The thyroid is the quiet hero of the body, but many of us don’t know all of its functions, or even where it's located. It might be surprising to know that the thyroid is one of the most important glands in your body, with some of the most misconceptions.
4 facts about the thyroid gland
The thyroid gland doesn’t need to be a mystery. So, what is important to know?
The thyroid gland produces hormones
Picture a small, butterfly-shaped gland inside of your neck. That’s the thyroid — a small-but-mighty gland located in front of the trachea. It is easily felt, can be seen if really enlarged, and makes and secretes thyroid hormone, which controls the way your body uses energy.
“The thyroid hormone is essential and has a hand in tons of things in your body,” says Dr. Nicole Zern, a specialist in endocrine surgery at the Endocrine Tumor Center at UW Medical Center – Roosevelt. “The thyroid can either produce too much or too little of the hormone. If you have too much, you might feel hyper or worked up. Too little may result in slowing down of body functions, like constipation or fatigue.”
The thyroid regulates metabolism (and much more)
The hormones that come from this small gland affect and regulate many vital functions of the body. Some of these hormones are responsible for maintaining your metabolic rate, which affects body temperature, heart rate and more.
“The hormones play a role in metabolism, energy levels, sleep patterns, bowel habits, skin and hair health, and touches a ton of other things in your body,” Zern says. “Many times, doctors will check thyroid hormones every year through a blood test to look for any abnormalities that may cause some of these symptoms.”
Sometimes, one may experience symptoms of too little or too much of the thyroid hormone and have a normal blood test.
“Someone could get a normal blood test and have symptoms,” Zern says. “It’s not always the thyroid, because these symptoms could be caused by many other illnesses.”
While it’s possible these symptoms may have a cause not related to the thyroid, it’s important to rule out the possibility of dysfunction during an evaluation.
There are several types of thyroid disorders
Generally, the thyroid functions smoothly as long as our diet has sufficient iodine. That’s why many table salt products are supplemented with iodine. There are many great sources of iodine, such as fish, kelp, yogurt and more.
However, in the event the thyroid is having trouble, a blood test is the best bet to indicate any issue with the thyroid.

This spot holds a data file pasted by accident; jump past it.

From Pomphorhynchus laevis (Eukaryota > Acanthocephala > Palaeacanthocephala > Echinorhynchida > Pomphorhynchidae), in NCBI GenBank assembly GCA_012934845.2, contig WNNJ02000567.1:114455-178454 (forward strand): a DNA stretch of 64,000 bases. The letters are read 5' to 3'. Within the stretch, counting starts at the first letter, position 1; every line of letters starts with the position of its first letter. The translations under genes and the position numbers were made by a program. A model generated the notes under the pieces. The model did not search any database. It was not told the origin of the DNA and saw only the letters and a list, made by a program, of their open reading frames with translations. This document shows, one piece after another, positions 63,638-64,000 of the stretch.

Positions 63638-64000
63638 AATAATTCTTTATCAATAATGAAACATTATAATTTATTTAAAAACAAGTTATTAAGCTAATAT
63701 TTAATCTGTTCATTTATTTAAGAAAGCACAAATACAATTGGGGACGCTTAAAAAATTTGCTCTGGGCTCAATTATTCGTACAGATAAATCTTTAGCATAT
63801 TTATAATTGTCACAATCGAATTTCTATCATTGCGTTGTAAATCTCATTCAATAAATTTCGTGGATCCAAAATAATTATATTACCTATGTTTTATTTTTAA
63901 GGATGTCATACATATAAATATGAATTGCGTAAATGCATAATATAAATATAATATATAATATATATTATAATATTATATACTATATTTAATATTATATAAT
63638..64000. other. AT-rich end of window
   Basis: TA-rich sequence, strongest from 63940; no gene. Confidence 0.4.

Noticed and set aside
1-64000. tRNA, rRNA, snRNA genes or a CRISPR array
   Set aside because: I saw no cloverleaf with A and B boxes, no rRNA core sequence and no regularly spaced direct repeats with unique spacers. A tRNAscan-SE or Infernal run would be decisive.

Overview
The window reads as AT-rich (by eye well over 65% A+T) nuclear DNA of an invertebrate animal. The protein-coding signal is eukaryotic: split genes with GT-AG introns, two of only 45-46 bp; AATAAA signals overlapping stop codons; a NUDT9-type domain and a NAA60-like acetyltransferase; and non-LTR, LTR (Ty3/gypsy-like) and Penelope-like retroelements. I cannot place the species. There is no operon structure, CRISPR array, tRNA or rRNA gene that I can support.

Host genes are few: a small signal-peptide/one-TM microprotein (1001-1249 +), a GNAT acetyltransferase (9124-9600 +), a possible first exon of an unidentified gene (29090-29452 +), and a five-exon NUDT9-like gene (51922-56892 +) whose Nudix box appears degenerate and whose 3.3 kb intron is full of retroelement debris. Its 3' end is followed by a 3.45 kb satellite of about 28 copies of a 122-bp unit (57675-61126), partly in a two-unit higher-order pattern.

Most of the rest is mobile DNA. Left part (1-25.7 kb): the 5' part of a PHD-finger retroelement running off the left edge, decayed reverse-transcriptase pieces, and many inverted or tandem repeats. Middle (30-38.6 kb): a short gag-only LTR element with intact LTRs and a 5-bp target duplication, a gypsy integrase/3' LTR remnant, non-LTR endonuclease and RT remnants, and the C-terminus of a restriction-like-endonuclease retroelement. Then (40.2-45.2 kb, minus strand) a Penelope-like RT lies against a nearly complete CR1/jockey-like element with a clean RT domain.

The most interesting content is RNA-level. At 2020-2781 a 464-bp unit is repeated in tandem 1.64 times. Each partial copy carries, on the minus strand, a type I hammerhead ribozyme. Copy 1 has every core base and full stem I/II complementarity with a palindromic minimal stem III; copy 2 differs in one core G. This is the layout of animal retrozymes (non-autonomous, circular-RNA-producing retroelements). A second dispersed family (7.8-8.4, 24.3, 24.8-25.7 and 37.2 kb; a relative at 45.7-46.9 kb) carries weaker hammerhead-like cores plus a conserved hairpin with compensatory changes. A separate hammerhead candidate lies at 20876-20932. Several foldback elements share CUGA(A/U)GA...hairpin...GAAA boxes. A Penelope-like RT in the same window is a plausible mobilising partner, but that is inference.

“One of the main drivers behind the thyroid not working is inflammation,” Zern says. “Different inflammatory issues can affect it. It’s different for every person, but some people find that anti-inflammatory diets, exercise or more can help.”
If there are any abnormalities found that can’t be regulated through anti-inflammatory methods, many of the disorders will need care and attention from a physician or other medical provider. Different types of thyroid disorders include:
Hyperthyroidism/Graves’ Disease/Toxic Nodular Goiter/Thyroiditis: an overactive thyroid gland.
Hypothyroidism: an underactive thyroid, and the most common thyroid disorder.
Hashimoto’s Thyroiditis: an irritated or inflamed thyroid.
Tumors: cancer found in the thyroid.
Additionally, thyroid disorders can affect women differently, including impacts to puberty and menstruation, reproduction, pregnancy and postpartum, menopause, bone health and mental health. In fact, thyroid disorders are much more common in women than men, according to the Thyroid Society.
A lump on the thyroid is likely not cancer
Yes, you read that right. There’s a common misconception that a lump or nodule on the thyroid is most likely cancer, but that’s actually not the case.
“One thing I encounter pretty commonly is that when people see or feel a nodule, most people assume that it’s cancer, and 90% of things will be benign,” Zern says. “People instantly think that if there’s a lump that it means cancer, but that’s not the case. A lot of times we don’t even have to do surgery, because the lump won’t need to be taken out.”
Check your thyroid function, and your paranoia levels
When you finally understand the impact such a small gland has on the body, it’s easy to become hyper-aware of all of your body functions and energy levels. But remember – many of the symptoms of a thyroid issue are the same as many symptoms of being a healthy human. Your high or low energy might just be from a productive or exhausting week.
During your regular checkups with your provider, you can always get your thyroid checked for that added peace of mind.